On Wednesday, on behalf of the White House Rural Council, six federal agencies came together to announce the 26 communities selected to participate in Local Foods, Local Places (LFLP), a federal initiative providing technical support to integrate local food systems into community economic action plans. Under this effort, a team of agricultural, transportation, environmental, public health and regional economic experts will work directly with the communities to develop specifically identified local food projects.
While the fast-food business in the United States remains sluggish and roiled, eco-conscious burrito chain Chipotle has experienced rapid and relatively smooth growth through the recession and, especially, since then: Same-store sales rose by 20 percent last quarter. But lately the chain has demonstrated a few chinks in its tortilla wrap even while it also has stepped up its sustainability efforts.
Bob Stiller — long-time Fair Trade enthusiast and founder of Green Mountain Coffee Roasters, Inc. (now Keurig Green Mountain, Inc) — and his wife, Christine Stiller, recently awarded a monumental $10 million challenge grant to nonprofit organization and leading Fair Trade certifier Fair Trade USA. This investment will help fund three critical work streams aimed at increasing the reach and impact of Fair Trade certification for farmers and workers worldwide.The grant is particularly unique for Fair Trade USA, as it stipulates that an additional $10 million be raised in order to unlock the funds, for a total goal of $20 million.
A recent report from the London Sustainable Development Commission (LSDC) asserts that socially and environmentally responsible entrepreneurs are “critical” to London’s future as a world leader in the economy of the future, as the Commission unveils its picks for this year's crop of the City's most notable mission-driven startups.Green Means Business highlights why London is an ideal location for 'green' entrepreneurs to 'drive innovation, growth, and job creation'; estimating that London's low-carbon and environmental goods and services (LCEGS) sector has the potential to give an annual market value of £69bn by 2025.
In an effort to get back to a more meaningful sense of the “holiday spirit” after the over-hyped Black Friday (November 28) and Cyber Monday (December 1) spending binges that follow Thanksgiving, more than 10,000 organizations will give consumers more bang for their donated and charitable bucks on #GivingTuesday on December 2.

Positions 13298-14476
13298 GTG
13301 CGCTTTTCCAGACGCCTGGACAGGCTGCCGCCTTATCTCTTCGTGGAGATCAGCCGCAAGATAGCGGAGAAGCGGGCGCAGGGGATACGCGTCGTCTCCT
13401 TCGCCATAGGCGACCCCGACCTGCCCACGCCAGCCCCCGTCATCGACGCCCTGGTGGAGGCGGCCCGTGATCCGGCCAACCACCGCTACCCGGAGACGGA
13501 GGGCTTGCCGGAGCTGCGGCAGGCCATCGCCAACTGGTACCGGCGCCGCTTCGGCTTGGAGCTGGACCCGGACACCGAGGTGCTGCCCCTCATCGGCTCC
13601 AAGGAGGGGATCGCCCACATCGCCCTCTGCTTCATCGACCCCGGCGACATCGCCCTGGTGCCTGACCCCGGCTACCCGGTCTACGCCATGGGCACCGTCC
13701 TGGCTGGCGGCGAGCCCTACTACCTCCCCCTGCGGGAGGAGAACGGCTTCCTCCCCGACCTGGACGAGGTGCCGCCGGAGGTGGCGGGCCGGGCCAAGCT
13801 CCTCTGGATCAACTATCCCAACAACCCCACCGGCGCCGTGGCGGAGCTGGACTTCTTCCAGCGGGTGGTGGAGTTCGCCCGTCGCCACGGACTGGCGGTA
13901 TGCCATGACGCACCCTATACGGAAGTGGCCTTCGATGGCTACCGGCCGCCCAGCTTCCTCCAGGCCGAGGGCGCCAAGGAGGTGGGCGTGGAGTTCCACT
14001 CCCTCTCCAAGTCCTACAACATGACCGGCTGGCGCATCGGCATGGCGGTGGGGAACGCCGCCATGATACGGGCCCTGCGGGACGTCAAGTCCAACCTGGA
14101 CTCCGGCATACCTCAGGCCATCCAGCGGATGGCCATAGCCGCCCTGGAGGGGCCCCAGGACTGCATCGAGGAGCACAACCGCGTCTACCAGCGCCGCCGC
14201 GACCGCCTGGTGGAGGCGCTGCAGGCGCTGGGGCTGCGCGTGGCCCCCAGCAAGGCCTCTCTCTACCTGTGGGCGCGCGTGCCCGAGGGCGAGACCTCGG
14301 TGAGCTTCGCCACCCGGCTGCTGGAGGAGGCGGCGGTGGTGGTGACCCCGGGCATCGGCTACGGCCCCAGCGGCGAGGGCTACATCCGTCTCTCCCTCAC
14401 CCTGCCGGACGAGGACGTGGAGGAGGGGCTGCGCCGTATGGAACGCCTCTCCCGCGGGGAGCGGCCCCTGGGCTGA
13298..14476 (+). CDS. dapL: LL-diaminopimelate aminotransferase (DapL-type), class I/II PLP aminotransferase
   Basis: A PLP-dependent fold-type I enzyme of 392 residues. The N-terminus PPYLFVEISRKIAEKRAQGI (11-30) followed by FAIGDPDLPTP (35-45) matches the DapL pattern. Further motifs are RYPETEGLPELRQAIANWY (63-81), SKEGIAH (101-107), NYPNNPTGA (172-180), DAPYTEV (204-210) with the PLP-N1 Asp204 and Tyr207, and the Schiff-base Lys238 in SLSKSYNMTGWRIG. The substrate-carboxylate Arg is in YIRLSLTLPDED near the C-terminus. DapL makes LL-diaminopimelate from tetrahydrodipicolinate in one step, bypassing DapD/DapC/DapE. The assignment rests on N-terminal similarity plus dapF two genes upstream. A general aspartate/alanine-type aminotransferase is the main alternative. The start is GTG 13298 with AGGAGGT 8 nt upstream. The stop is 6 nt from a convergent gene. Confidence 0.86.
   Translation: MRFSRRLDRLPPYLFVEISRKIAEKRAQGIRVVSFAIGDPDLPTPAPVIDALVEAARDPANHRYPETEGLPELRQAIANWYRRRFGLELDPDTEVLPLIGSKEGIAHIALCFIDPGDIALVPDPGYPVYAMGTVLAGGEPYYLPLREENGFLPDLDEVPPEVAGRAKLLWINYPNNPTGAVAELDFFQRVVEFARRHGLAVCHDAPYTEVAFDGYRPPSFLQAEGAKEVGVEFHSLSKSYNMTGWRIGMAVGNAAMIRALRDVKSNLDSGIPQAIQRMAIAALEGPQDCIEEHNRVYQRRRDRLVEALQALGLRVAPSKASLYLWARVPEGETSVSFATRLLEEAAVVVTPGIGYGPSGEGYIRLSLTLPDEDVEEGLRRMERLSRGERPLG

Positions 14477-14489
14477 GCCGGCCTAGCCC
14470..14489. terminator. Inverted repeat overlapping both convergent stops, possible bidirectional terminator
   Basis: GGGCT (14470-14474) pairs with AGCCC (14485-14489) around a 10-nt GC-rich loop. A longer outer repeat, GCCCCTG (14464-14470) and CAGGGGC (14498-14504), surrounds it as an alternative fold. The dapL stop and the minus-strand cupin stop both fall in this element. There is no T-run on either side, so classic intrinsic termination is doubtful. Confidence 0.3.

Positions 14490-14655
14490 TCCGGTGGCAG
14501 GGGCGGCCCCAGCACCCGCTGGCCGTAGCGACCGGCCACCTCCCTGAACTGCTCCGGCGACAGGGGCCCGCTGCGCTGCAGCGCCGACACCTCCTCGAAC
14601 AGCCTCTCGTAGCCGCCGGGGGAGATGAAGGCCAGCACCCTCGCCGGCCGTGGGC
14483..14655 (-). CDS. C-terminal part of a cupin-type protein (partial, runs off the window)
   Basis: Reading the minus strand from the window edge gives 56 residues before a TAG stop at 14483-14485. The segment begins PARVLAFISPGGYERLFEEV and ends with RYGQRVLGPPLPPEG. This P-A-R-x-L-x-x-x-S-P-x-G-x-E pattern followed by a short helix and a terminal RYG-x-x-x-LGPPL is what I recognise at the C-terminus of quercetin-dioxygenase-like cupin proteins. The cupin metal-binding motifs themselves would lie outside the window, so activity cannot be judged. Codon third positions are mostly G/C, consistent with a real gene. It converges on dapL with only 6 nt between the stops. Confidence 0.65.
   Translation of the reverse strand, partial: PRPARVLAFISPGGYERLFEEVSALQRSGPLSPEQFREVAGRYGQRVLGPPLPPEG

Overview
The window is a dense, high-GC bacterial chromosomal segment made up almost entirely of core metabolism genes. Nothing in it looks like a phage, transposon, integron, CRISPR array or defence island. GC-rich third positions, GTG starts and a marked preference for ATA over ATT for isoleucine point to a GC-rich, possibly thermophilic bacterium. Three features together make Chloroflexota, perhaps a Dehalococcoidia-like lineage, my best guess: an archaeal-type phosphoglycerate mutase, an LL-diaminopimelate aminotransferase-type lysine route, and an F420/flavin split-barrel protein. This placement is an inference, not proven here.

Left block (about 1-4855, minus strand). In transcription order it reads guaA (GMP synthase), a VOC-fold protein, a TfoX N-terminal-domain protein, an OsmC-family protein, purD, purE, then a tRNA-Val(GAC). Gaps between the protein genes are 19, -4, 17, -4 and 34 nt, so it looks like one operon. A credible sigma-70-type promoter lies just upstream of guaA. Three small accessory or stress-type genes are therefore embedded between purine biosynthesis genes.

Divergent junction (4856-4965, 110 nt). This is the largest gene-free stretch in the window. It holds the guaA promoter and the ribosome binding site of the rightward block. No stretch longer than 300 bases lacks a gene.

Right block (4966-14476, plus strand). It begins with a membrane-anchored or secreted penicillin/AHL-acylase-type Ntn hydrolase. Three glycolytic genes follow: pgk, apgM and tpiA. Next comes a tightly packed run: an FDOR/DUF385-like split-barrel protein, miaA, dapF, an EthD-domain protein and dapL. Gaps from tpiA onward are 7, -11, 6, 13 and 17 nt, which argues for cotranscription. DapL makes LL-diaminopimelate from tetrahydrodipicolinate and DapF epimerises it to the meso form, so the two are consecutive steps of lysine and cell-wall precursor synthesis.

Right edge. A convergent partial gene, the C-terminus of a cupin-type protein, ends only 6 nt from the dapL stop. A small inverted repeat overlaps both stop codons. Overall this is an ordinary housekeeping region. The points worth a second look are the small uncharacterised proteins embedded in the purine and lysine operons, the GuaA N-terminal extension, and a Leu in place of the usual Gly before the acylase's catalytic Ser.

United Food Group, developer and manufacturer of specialty dry powder mixes and equipment, has developed the first sustainable canister for coffee condiments.Unlike traditional cream and sugar canisters that have plastic tops, metal bottoms and end up in landfills, the Perfect Servings Sustainable Canister consists of a reusable outer shell and uses sustainable replacement cartridges that are 100 percent biodegradable. The outer shell also comes in eight stock colors and can be private labeled with custom artwork creating a unique marketing tool.
Kohler Co., developer of kitchen and bath design and technology, has received a two-year grant from The Bill & Melinda Gates Foundation to design and fabricate five closed-loop flush toilet systems for field testing in developing world locations without adequate sanitation.The grant followed a successful two-year cooperative project between Kohler and Caltech in the development of a photovoltaic toilet as part of the Reinvent the Toilet Challenge, hosted by the Gates Foundation.
Under the theme of “Create. Learn. Grow.,” the eighth Henkel Innovation Challenge is inviting university students from all over the world to submit their visionary ideas for sustainable products and technologies.Through December 10, students of any discipline from 28 participating countries are invited to form a two-person team and create a sustainable solution for any of Henkel’s three business units: Adhesive Technologies, Beauty Care or Laundry & Home Care. The task is to identify market trends and challenges for 2050 and develop ideas that are aligned to Henkel’s sustainability strategy.
The Boeing ecoDemonstrator 787 has begun flight testing more than 25 new technologies aimed at improving aviation's environmental performance through every phase of flight.The program accelerates the testing, refinement and use of new technologies and methods that can improve efficiency and reduce noise. Boeing says this new round of testing, using 787 Dreamliner ZA004, will evaluate software and connectivity technologies related to operational efficiency; remote sensors to reduce wiring; aerodynamic and flight control improvements for greater fuel efficiency, and icephobic wing coatings to reduce ice accumulation.Technologies being tested include:
India-based social enterprise Spring Health has announced plans to join the Business Call to Action (BCtA) and provide safe drinking water to two million customers in rural India by 2017 to improve the health outcomes of more than five million people in Eastern India by 2019.Spring Health is the Indian counterpart of US-headquartered Windhorse International, founded by entrepreneur Paul Polak with Indian partner Jacob Mathew and CEO Kishan Nanavati.